But then Tas left for America alone (Ben was still at school) to pursue his skateboarding career, “I am not going to lie there were a lot of lonely times. It was hard, no family to look after you, no real home”. Upon Ben’s arrival in the states he and Tas set about skateboarding world domination and for a brief season they were riding high but their celebratory partying turned into self-annihilation and once Ben got busted for smuggling drugs in 1999, at aged just 21, their dream of being at the top together was over. Their separation meant it was only a matter of time before Tas himself got into trouble. Indeed in the film when Tas’s brother Ben gets busted for drug smuggling all the people who knew them say how shocked they were that it was Ben who got busted, the tone of their voices implying that if it had been Tas they would not have been surprised such was his reputation amongst everyone for being the “nightmare” brother.
At the Q&A after the screening people ask Tas about Tony Hawk, who declined to take part in the film. Part of the narrative is not only the rivalry between the Pappas brothers and Hawk but also the implication that Hawk sabotaged Tas in a competition; when asked of his opinion of Hawk Tas starts singing “America fuck yeah”, it gets a laugh and well sums up the differences in Hawk’s and Tas’s characters . Hawk played the game, he was the good guy, the sponsors’ golden boy and everyone loved him; Tas partied and acted out, he was a trouble maker, he refused to bow to authority, not even his own sponsors. He wanted to “burn down the bridge” all the time, not just when he was competing.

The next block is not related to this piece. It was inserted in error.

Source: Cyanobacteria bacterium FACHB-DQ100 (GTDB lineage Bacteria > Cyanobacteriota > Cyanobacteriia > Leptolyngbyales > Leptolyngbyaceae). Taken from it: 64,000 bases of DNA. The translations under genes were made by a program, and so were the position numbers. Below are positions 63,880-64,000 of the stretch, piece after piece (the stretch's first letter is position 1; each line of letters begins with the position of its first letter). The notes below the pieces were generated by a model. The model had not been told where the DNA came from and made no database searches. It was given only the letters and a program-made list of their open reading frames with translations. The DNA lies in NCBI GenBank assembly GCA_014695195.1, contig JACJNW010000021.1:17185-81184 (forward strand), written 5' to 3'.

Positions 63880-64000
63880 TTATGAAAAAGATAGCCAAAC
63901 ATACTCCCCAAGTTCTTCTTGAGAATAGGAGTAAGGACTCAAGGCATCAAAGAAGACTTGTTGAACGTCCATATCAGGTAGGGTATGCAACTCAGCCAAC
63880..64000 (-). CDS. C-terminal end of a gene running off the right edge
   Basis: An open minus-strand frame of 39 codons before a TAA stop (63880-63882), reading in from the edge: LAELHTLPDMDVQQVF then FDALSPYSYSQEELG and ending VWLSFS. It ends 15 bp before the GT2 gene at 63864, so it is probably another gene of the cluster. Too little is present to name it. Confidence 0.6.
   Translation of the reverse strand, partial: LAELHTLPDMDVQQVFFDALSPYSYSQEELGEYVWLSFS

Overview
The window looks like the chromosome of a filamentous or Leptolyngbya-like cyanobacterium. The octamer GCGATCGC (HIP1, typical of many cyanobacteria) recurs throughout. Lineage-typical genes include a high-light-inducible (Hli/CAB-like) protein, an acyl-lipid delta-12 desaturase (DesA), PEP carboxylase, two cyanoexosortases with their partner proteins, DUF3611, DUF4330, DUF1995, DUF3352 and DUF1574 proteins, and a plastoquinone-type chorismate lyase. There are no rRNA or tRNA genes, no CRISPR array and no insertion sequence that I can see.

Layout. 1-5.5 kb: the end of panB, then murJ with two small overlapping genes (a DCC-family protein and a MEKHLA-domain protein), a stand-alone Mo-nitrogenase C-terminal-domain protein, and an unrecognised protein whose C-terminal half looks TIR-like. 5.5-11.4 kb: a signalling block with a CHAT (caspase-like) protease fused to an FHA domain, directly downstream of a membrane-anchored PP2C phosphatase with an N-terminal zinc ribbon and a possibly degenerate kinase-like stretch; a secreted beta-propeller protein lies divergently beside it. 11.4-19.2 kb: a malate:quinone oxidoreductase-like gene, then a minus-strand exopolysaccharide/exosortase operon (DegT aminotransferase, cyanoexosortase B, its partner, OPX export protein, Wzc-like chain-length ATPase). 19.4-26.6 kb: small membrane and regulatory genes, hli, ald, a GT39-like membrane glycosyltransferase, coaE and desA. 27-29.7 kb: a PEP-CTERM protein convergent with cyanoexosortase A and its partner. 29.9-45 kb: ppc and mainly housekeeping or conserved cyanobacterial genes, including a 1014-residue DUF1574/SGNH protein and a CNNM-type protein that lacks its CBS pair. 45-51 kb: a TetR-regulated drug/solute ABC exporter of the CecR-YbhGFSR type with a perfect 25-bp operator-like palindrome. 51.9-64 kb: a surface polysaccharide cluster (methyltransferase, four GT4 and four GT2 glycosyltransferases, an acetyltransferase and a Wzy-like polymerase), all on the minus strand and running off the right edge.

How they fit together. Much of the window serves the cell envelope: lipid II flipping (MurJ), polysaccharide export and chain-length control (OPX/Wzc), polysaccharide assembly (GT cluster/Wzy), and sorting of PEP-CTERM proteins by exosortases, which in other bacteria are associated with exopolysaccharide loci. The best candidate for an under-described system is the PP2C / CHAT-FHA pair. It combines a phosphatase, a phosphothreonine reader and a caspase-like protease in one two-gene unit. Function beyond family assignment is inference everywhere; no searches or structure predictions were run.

Tas is unstoppable; spinning the decks at a party, skating along the streets of Sheffield, sinking a glass of wine like it’s vodka shot. But approaching 39 with his old leg injury playing up he is forced to sit down a lot, a pose at odds with his intensity. Still he sits like a man ready to jump up and get into action at any time. Tas still likes to ”Barnes” it and is full of outrageous tales of his party days interspersed with those of prison life. He enthusiastically demonstrated the “psycho” act that he would use in prison to make people keep away from him or just to wind up new cellmates. He admits his anger fired him up and helped him through that time
“I had my training in there, and I would be pacing the yard and walk up to a massive wall and pretend it was a ramp and do three spins and they would just walk off, they thought I was mad not realising in my head I was doing a trick. Then they watched me training in the yard jumping up and down on tables and I would finish my training session with blood pissing out everywhere after ripping my shins and they would think ‘God this guy is crazy’”.
Incarceration meant getting clean and dealing with his issues without the prop of drugs and booze to numb the physical and emotional pain. But Tas hated AA meetings, talking about his benders just made him want to go on one, “I like drugs, I liked that lifestyle. I didn’t do it because I didn’t like it. When I was in prison the first thing I was thinking was when I get out I just wanna get on it straight away”. Later when Tas tells me about his childhood the need for self-medication of this sort becomes apparent, like many survivors of abuse his inclination towards depression and substance misuse is 3 times the average.
During his stretch inside in Australia (his 3rd, this time for drug smuggling) he started reading the Bible and he found comfort and strength in his new belief “God gives everyone a hard time, all of us, it was finally in my 30s, it took a lot to wake me up, the death of my brother and my father.” He admits that when that happened he felt he had to grow up as his father wasn’t there any more to tell him what to do, to get him back on track. It was when he was in jail in America for a drugs related offense awaiting deportation that Ben died; Tas’s father had to make the phone call to let him know,